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Who is our True Enemy #709

01/14/2022 04:40:00 PM


Rabbi Irwin Huberman

Parashah Beshalach
“The only thing we have to fear is fear itself.”
 –Franklin D. Roosevelt, 1933

Who Is Your True Enemy?

There was tension in the alley that afternoon, as Robert picked up his bowling ball and set his sights on the 10 perfectly spaced pins in front of him.

“How many points am I behind?” he asked as he stepped up toward the lane.

“I think he’s 14 points ahead,” I replied.

Robert squeezed his eyes tightly, and — fueled by his desire to overtake Peter, his best friend — swung the bowling ball as far back as he could hoping to launch a game-winning strike.

But as the ball left his fingers, a dull thud filled the alley, as his ball landed just in front of him, and slowly trickled into the gutter.

“That jerk,” said Robert. “I’ll never beat him.”

I thought for a moment, took Robert aside, and offered a bit of advice. “Maybe the real enemy is not Peter,” I told the 11 year old. 

“You have the skills to succeed. Maybe you need to block Peter out, and focus on being the best bowler you can be.”

There would be no championship trophy for Robert on that day. But years later, as we reflected upon that bowling game, a slightly more mature Robert concluded, “I wanted to win so badly. Maybe that day, the real opponent was me.”

This week, in synagogue, we will read one of the Torah’s most famous stories — “The Parting of the Sea.”

We know the story. We’ve seen the movie.

Nachshon, the head of the tribe of Judah, enters the waters, and the seas part. Moses raises his rod, and the children of Israel pass through.

Soon after the Israelites make it to the other side, they observe the fate of the pursuing Egyptian army. Pharaoh’s soldiers, chariots and horses are swallowed by the sea’s collapsing walls. The Egyptians drown, and the last obstacle to Jewish freedom is removed.

But the story doesn’t end there. The Talmud notes that the Israelites begin to rejoice. 

Even the angels join the celebration. As they observe the Egyptians dying, the angels prepare to sing their traditional celestial chant: Kadosh, Kadosh, Kadosh!” ("Holy, holy, holy!”)

But God wants none of that, and commands those celebrating to curtail their rejoicing — literally to “shut their mouths.”

The Talmud quotes God as saying: “The work of My hands, the Egyptians, are drowning at sea, and you wish to sing songs?” As one Sage notes, “This indicates that God does not rejoice over the downfall of the wicked.”

I often think about this piece of Talmud as I observe a world that is increasingly dividing itself into winners and losers.

Whether at work, within our relationships, in sports or other endeavors, too many celebrate their victories and accomplishments — at the expense of others.

Trash talk and taunting have become an integral part of sports. Revenge is commonplace within this country’s political landscape. Ethical discussions, once conducted between friends “in the name of heaven,” too often turn ugly and divisive.

Too many fault others for their misfortunes. But are we truly defining who our true enemies are?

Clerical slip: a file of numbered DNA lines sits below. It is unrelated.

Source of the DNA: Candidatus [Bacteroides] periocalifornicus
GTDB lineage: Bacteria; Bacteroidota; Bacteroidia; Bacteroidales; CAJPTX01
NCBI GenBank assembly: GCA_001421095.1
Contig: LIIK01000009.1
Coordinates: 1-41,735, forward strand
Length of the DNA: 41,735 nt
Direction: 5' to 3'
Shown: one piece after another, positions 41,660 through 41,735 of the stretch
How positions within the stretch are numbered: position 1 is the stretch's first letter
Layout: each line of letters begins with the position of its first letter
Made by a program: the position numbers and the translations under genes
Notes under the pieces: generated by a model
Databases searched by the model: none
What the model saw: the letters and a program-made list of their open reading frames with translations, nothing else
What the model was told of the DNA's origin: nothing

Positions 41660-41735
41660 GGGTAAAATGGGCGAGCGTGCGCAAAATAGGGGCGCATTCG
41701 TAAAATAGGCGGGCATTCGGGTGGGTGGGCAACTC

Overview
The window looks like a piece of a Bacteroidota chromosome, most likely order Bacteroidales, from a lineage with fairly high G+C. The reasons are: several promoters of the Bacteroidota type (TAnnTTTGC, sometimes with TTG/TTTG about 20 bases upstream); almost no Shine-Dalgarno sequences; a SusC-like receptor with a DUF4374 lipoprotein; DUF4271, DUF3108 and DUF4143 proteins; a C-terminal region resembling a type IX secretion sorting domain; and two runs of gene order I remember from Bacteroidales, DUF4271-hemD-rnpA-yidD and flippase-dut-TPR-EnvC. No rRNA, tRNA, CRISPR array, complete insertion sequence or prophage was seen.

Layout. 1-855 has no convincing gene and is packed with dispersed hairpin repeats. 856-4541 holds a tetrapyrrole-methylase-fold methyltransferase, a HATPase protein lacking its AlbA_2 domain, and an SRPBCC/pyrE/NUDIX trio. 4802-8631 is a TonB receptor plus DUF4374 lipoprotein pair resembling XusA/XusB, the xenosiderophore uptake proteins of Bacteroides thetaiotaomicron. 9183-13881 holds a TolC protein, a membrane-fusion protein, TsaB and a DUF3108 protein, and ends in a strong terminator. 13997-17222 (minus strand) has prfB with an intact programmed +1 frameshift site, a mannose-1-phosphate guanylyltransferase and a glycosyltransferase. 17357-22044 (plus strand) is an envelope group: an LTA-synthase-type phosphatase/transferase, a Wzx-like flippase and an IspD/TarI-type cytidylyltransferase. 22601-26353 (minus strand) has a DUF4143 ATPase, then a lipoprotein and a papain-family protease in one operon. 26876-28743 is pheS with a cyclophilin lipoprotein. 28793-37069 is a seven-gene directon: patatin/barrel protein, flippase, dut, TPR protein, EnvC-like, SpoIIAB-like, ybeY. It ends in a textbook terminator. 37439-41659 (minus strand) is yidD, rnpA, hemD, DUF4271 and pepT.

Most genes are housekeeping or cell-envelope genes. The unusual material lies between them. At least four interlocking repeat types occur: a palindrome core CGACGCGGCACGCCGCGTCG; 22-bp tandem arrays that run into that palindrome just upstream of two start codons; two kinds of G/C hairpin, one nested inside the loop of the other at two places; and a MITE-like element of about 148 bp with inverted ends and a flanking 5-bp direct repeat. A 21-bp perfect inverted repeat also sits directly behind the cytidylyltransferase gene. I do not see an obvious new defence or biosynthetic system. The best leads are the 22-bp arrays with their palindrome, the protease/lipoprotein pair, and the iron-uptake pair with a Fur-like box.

As one of my teachers, Rabbi Shais Taub, often points out in his lectures: “There is one common denominator in all of your failed relationships. And that common denominator is you.”

Each day, life places obstacles before us. Relationships can be challenging. They require us to navigate troubled waters. But like Nachshon and Moses, it is incumbent upon us to walk forward — toward dry land.

What keeps us under water? In part, ego and misguided blame.

And what are the antidotes? In part, humility and selflessness.

If Covid has taught us one thing, it is to look at life in new ways. Good health can be fleeting. During the past two years, many have come to realize that competitive pursuits can often be misguided — energy misspent.

In many ways, God is inspiring us to count our blessings, to review our priorities, and to consider whether our true life foes are external or internal.

Noted Franklin Roosevelt in 1933: “Let me assert my firm belief that the only thing we have to fear is fear itself — nameless, unreasoning, unjustified terror, which paralyzes needed efforts to convert retreat into advance.”

In this week’s Torah portion, the children of Israel restrain their inner angels. God instructs them to focus on their own path forward, rather than the misfortune of others.

The Talmud continues this narrative, inspiring us to consider that how the wicked fall is not our concern. 

That trajectory is captured within this week’s Torah portion. We strive, we advance, we part difficult seas, we reach dry land, and then we begin the process anew.

As Jews, we believe that life is a sulam — a ladder. How we reach the next rung has, ultimately, less to do with who is chasing us, but rather where our hearts, our skills and our faith lead us.

As our tradition inspires us to consider, true understanding of who our true friends and enemies are rests within each of us.

It is, therefore, incumbent upon us not only to reach dry land, but also to claim high ground. It is a lesson our tradition has taught for centuries.

Indeed, God does not rejoice in the failures and suffering of others.

And neither should we.

Shabbat shalom, v’kol tuv.

Rabbi Irwin Huberman


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